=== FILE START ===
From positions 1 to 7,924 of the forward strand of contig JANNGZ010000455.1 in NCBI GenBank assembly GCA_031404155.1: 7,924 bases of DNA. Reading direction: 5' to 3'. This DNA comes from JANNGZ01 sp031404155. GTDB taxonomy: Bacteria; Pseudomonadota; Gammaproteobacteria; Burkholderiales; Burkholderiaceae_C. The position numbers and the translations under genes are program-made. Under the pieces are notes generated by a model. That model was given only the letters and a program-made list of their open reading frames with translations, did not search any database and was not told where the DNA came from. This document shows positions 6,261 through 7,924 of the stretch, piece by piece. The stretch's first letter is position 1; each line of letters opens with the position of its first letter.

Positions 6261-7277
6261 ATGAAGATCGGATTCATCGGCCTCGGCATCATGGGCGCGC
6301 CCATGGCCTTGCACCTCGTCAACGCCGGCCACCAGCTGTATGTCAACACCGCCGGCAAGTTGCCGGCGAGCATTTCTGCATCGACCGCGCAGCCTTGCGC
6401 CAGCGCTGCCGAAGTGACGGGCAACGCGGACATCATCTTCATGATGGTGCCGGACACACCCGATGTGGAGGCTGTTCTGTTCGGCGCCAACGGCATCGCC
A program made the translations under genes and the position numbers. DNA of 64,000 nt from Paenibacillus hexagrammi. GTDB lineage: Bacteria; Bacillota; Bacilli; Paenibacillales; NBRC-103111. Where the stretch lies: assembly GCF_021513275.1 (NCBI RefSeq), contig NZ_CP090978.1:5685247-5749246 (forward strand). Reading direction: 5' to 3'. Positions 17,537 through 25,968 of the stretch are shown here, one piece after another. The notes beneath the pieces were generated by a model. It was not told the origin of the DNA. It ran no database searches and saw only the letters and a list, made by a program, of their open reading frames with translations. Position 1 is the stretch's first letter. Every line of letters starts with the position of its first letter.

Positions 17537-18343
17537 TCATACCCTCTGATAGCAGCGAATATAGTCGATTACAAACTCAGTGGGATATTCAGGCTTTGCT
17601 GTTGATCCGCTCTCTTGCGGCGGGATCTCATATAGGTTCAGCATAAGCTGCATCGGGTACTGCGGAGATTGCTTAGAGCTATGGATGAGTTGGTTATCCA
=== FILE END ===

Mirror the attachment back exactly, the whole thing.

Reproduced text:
From positions 1 to 7,924 of the forward strand of contig JANNGZ010000455.1 in NCBI GenBank assembly GCA_031404155.1: 7,924 bases of DNA. Reading direction: 5' to 3'. This DNA comes from JANNGZ01 sp031404155. GTDB taxonomy: Bacteria; Pseudomonadota; Gammaproteobacteria; Burkholderiales; Burkholderiaceae_C. The position numbers and the translations under genes are program-made. Under the pieces are notes generated by a model. That model was given only the letters and a program-made list of their open reading frames with translations, did not search any database and was not told where the DNA came from. This document shows positions 6,261 through 7,924 of the stretch, piece by piece. The stretch's first letter is position 1; each line of letters opens with the position of its first letter.

Positions 6261-7277
6261 ATGAAGATCGGATTCATCGGCCTCGGCATCATGGGCGCGC
6301 CCATGGCCTTGCACCTCGTCAACGCCGGCCACCAGCTGTATGTCAACACCGCCGGCAAGTTGCCGGCGAGCATTTCTGCATCGACCGCGCAGCCTTGCGC
6401 CAGCGCTGCCGAAGTGACGGGCAACGCGGACATCATCTTCATGATGGTGCCGGACACACCCGATGTGGAGGCTGTTCTGTTCGGCGCCAACGGCATCGCC
A program made the translations under genes and the position numbers. DNA of 64,000 nt from Paenibacillus hexagrammi. GTDB lineage: Bacteria; Bacillota; Bacilli; Paenibacillales; NBRC-103111. Where the stretch lies: assembly GCF_021513275.1 (NCBI RefSeq), contig NZ_CP090978.1:5685247-5749246 (forward strand). Reading direction: 5' to 3'. Positions 17,537 through 25,968 of the stretch are shown here, one piece after another. The notes beneath the pieces were generated by a model. It was not told the origin of the DNA. It ran no database searches and saw only the letters and a list, made by a program, of their open reading frames with translations. Position 1 is the stretch's first letter. Every line of letters starts with the position of its first letter.

Positions 17537-18343
17537 TCATACCCTCTGATAGCAGCGAATATAGTCGATTACAAACTCAGTGGGATATTCAGGCTTTGCT
17601 GTTGATCCGCTCTCTTGCGGCGGGATCTCATATAGGTTCAGCATAAGCTGCATCGGGTACTGCGGAGATTGCTTAGAGCTATGGATGAGTTGGTTATCCA